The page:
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Passenger planes disrupted, delayed & canceled in Siberia as smoke from vast wildfires lowers visibility to dangerous levels

Passenger planes disrupted, delayed & canceled in Siberia as smoke from vast wildfires lowers visibility to dangerous levels
Some airports in Russia’s Siberia region are currently suffering from serious overcrowding as smoke from vast forest wildfires has caused a severe drop in visibility, leaving many planes stuck on the ground, unable to take off.

According to the latest reports, the fires, which have engulfed Russia’s distant Yakutia region for two months, are currently covering an area of 1.41 million hectares. The country’s Ministry of Emergency Situations is working to fight the flames, and has put out fires of more than 253,000 hectares during the past 24 hours.

However, the sheer volume of smoke rising from the wildfires has caused havoc throughout Siberia. Some smoke has been blown thousands of kilometers, severely disrupting air traffic in cities like Irkutsk and Krasnoyarsk. While some flights have been delayed, others have been completely canceled.

In Irkutsk, near Lake Baikal, smoke from forest fires has disrupted flights for the fourth day running, forcing planes to land at different airports, such as Ulan-Ude and Krasnoyarsk – both hundreds of kilometers away from the intended destination.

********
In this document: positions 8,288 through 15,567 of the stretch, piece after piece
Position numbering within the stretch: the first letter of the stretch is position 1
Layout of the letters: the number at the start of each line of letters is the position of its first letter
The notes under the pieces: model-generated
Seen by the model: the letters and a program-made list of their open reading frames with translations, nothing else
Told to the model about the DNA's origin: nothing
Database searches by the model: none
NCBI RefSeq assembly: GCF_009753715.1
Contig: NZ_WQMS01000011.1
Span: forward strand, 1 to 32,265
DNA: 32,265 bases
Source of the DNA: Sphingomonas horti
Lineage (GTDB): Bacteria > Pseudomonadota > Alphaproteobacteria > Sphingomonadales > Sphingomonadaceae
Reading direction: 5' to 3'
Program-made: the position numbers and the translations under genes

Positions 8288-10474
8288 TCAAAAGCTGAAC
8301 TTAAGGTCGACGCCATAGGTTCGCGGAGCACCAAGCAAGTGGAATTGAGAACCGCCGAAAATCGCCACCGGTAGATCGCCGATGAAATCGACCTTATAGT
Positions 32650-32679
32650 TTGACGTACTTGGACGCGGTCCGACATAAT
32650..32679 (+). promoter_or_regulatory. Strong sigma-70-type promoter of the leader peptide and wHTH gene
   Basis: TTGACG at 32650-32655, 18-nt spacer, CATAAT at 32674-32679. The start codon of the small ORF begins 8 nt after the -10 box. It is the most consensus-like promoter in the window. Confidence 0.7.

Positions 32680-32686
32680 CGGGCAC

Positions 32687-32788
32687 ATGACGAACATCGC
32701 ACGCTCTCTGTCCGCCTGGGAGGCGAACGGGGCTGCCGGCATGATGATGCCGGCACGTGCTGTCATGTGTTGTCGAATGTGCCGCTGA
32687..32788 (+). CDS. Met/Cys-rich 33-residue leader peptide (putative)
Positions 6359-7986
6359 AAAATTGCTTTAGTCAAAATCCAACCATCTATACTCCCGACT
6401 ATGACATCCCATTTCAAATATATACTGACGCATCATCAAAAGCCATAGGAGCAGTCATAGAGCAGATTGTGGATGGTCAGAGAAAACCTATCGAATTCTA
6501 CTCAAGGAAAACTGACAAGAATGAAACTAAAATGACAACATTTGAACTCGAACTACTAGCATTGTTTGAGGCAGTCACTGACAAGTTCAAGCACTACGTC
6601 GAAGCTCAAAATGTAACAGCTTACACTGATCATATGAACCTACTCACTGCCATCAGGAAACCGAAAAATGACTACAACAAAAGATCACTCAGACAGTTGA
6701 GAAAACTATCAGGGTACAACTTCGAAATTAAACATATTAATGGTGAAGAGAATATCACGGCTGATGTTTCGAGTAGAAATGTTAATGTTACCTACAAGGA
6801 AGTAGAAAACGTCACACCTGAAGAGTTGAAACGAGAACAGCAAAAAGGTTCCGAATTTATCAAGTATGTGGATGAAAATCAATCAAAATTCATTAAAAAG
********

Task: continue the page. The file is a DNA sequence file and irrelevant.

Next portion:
Yakutia, known worldwide for its frigid temperatures, is located around 5,000 kilometers east of Moscow. It is the home of the world’s coldest permanently inhabited settlement, Oymyakon. The village, which has about 500 residents, regularly sees temperatures drop below -40C in the winter. Last year, a Yakutian town broke the record for the highest temperature ever recorded within the Arctic Circle, hitting a maximum of 38C.

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Speaking last year to the Valdai Club think tank, Putin called for an end to “unrestrained and unlimited consumption,” noting that tensions regarding climate change had “reached a critical point.”

“It affects pipeline systems, residential districts built on permafrost, and so on,” Putin explained. “If as much as 25% of the near-surface layers of permafrost – which is about three or four meters – melts by 2100, we will feel the effect very strongly.”

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